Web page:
John Ruberry regularly blogs at Marathon Pundit.

Out of a decent respect for the opinion of mankind, it is customary to give such excuses as “threatening weather” or “wet field.” there is nothing in the world, though, to prevent me from saying the field is unfit because I had a nosebleed behind first base.

Bill Veeck Veeck as in Wreck p 163

Each State shall appoint, in such Manner as the Legislature thereof may direct, a Number of Electors, equal to the whole Number of Senators and Representatives to which the State may be entitled in the Congress:

Article 2 Section 1 US Constitution


A while back Both Smitty & I took umbrage at the Mass State legislature attempting to disenfranchise me making a change to the way electors are selected in the state but while I still am upset at the change I pointed out that constitutionally the legislature was perfectly within its rights.

Now however the left is getting nervous because the GOP has figured out they can play this same game to their advantage.

In September, top Pennsylvania Republicans shocked the nation by proposing a change to the state’s election rules that would have rigged the Electoral College in favor of Mitt Romney. Facing a nationwide backlash, the state’s GOP backed down—but not before Wisconsin Republicans considered a similar plan. With the old rules still in place, President Barack Obama won a 332-206 electoral college victory over Romney.

But now that Romney has been defeated, prominent GOPers are once again mulling rule changes that could make it harder for Democrats to win the White House—and easier for Republicans to claim Electoral College votes in states where they lose the popular vote.

Maybe it’s just me but I don’t recall Mother Jones objecting when Massachusetts made the move to eventually discard my electoral influence.

At Outside the beltway James Joyner comments:

Awarding the entirely of a state’s votes to even a narrow winner makes no sense whatsoever. And, in the cases of states where one party has a decisive advantage, they might as well not bother to hold elections, since the outcome is inevitable. Given the incredible difficulty of amending the Constitution and the fact that the popular vote winner ultimately prevails almost all the time, we’re not going to abolish the Electoral College. Reforming it so that it more accurately reflects election outcomes, though, is within the power of individual state legislatures. So long as it’s done well enough in advance, I don’t find that problematic. Even when, as is unarguably the case here, it’s motivated by partisan advantage rather than philosophical purity.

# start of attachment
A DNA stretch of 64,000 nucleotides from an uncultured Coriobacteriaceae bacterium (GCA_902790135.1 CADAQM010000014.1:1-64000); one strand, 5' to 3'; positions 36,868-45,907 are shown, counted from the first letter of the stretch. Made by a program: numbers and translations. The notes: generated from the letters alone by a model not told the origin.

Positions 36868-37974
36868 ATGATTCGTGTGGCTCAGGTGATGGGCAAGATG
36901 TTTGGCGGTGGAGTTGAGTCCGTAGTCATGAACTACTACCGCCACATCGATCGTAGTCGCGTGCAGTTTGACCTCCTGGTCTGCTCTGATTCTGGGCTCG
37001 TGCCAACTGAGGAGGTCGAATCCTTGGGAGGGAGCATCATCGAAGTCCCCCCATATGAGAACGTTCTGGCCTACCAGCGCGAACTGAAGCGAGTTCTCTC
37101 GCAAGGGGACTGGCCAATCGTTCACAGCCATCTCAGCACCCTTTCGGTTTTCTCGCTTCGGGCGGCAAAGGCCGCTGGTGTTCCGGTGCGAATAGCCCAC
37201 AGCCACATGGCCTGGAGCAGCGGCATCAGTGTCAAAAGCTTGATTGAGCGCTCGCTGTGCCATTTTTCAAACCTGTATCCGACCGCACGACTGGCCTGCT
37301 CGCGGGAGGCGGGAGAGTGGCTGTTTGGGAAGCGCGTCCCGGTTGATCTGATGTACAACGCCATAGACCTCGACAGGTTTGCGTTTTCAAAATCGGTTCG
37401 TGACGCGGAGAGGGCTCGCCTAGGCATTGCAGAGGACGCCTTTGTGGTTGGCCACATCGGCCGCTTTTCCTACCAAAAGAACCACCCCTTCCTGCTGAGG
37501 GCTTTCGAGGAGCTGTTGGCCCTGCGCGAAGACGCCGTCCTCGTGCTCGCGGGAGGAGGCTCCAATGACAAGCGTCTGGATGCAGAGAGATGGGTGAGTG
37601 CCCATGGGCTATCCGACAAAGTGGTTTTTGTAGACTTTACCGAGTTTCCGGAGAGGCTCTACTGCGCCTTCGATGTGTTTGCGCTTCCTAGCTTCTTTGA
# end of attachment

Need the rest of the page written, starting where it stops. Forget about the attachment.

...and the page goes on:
My thoughts are a tad different.

One of the things that tends to drive me nuts about the GOP is their unwillingness to take off the gloves, too afraid of what the media and the democrats will say ignoring the fact that the left, the media and the Democrats (who are pretty much the same thing) are going to object no matter what the GOP does.

That being the case the best choice is to ignore them and do what you want to do, or better yet what your supporters elected you to do.

The problem is simple, it is virtually impossible to police the cities where the Democrats own the black vote in the same way that the bosses of old once did. That being the case I’d like to see a lot more of this kind of thing in states where we can pull it off and as we have the legislatures in many states that went Obama we can do it and the left, at the moment, can’t.

People (well the left) might say it’s not fair, well TOUGH! It is explicitly constitutional and all the media hype or complaints in the world doesn’t change it.

If Pennsylvania wants to give their votes proportionally they can do it and if the democrats don’t like it they can win seats in the legislature and stop it.

Because if the GOP legislature in Pennsylvania were really serious they could allocate electors in the state based on the popular vote results in Wyoming or by a vote of attendees at CPAC 2013, (they could charge $1,000,000 a head and sell out every time) or perhaps a majority vote of the authors at DaTechGuy blog with ties being decided by the owner.

And it would be perfectly legal and constitutional.

It sure would make me a lot more popular.

Two years ago when I had my road trip with Stacy McCain we hit the PA-10 race where Tom Mario was trying to win his first term in the house.

While in PA I met one of the most experienced political people I ever met Hughey (pronounced Huey) Woodring who accurately told us what was going to happen in the state that year.

This year I knew I wasn’t going to be able to hit PA so before I left the house I gave a call to Hughey to find out what the situation was down there, both for the Marino re-elect effort and for the state in general.

Hughey was surprised to hear from me, he started by telling me Tom Marino is looking very safe for re-election in his slightly redrawn 10th district. Real Clear Politics apparently agrees as they don’t even list PA-10 as a race on their radar.

This is significant, he is a freshman running for re-election in a presidential year in a state that Obama took the last tie, if after a hard-fought campaign in 2010 Marino is safe and sound in 2012 that means the 10th is looking pretty good for the GOP.

I asked about the presidential race, after all Paul Ryan had already visited the state and he told things look pretty promising for Romney, in fact he thinks Mitt is going to pull it off. I asked him if the lack of the voter ID law being enforced would hurt in that regard but he still thins Mitt is going to manage it.

Remember Hughey has been doing this longer than I’ve been alive, if he thinks Pennsylvania is in play you had better believe it’s in play.